Monday, May 5, 2008

here i go again

...with more poetry. i've got to take this book back to the library, so i figured i'd record a couple that i like here. these are by billy collins, a contemporary poet. my genius roommate toni introduced him to me.

carry
i want to carry you
and for you to carry me
the way voices are said to carry over water.

just this morning on the shore,
i could hear two people talking quietly
in a rowboat on the far side of the lake.

they were talking about fishing,
then one changed the subject,
and, i swear, they began talking about you.


the lanyard
the other day as i was ricocheting slowly
off the pale blue walls of this room,
bouncing from typewriter to piano,
from bookshelf to an envelope lying on the floor,
i found myself in the L section of the dictionary
where my eyes fell upon the word lanyard.

no cookie nibbled by a french novelist
could send one more suddenly into the past--
a past where i sat at a workbench at a camp
by a deep adirondack lake
learning how to braid thin plastic strips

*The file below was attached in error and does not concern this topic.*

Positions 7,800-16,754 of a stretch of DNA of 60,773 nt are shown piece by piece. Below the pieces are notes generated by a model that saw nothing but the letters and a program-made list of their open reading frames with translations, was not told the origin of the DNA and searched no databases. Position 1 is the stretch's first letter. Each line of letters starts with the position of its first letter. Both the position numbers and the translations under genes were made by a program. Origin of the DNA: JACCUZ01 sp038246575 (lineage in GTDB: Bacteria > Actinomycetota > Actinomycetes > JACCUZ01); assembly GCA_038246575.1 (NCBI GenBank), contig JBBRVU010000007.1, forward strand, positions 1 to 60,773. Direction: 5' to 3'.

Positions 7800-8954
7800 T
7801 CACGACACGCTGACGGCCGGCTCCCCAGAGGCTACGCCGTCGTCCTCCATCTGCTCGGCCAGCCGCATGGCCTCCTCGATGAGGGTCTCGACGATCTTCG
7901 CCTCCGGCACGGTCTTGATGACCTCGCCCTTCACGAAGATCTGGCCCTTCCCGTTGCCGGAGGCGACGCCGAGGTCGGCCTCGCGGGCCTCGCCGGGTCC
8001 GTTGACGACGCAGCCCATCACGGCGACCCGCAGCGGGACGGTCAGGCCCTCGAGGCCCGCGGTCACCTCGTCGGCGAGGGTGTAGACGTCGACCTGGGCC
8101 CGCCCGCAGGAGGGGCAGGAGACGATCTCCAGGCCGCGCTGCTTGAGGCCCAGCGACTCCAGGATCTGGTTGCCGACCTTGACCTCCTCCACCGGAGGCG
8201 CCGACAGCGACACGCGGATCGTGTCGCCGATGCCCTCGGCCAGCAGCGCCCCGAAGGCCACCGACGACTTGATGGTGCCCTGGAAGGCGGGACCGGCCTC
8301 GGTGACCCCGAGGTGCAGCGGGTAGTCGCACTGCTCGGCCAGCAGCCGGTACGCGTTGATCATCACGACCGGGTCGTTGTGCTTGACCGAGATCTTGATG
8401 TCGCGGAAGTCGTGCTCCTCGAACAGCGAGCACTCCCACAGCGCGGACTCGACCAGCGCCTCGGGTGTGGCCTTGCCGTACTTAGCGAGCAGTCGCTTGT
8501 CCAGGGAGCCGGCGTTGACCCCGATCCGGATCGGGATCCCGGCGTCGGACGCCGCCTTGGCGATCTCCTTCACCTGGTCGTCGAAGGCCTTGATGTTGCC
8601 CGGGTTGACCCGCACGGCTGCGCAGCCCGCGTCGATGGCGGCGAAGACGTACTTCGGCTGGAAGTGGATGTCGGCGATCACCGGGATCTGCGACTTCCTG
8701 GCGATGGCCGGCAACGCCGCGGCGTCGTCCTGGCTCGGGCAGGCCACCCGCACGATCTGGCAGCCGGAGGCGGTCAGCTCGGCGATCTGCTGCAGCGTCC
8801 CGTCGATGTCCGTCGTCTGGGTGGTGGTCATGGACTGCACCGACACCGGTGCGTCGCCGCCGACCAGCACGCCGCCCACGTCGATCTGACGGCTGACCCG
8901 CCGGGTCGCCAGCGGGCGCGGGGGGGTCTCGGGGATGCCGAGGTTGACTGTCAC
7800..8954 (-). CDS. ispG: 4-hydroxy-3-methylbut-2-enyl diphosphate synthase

into a lanyard, a gift for my mother.

i had never seen anyone use a lanyard
or wear one, if that's what you did with them,
but that did not keep me from crossing
strand over strand again and again
until i had made a boxy
red and white lanyard for my mother.

she gave me life and milk from her breasts ,
and i gave her a lanyard.
she nursed me in many a sickroom,
lifted teaspoons of medicine to my lips,
set cold face-cloths on my forehead,
and then led me out into the airy light

and taught me to walk and swim,
and i, in turn, presented her with a lanyard.
here are a thousand meals, she said,
and here is clothing and a good education.
and here is your lanyard, i replied,
which i made with a little help from a counselor.

here is a breathing body and a beating heart,
strong legs, bones and teeth,
and two clear eyes to read the world, she whispered,
and here, i said, is the lanyard i made at camp.
and here, i wish to say to her now,
is a smaller gift--not the archaic truth

that you can never repay your mother,
but the rueful admission that when she took
the two-tone lanyard from my hands,
i was as sure as a boy could be
that this useless, worthless thing i wove
out of boredom would be enough to make us even.

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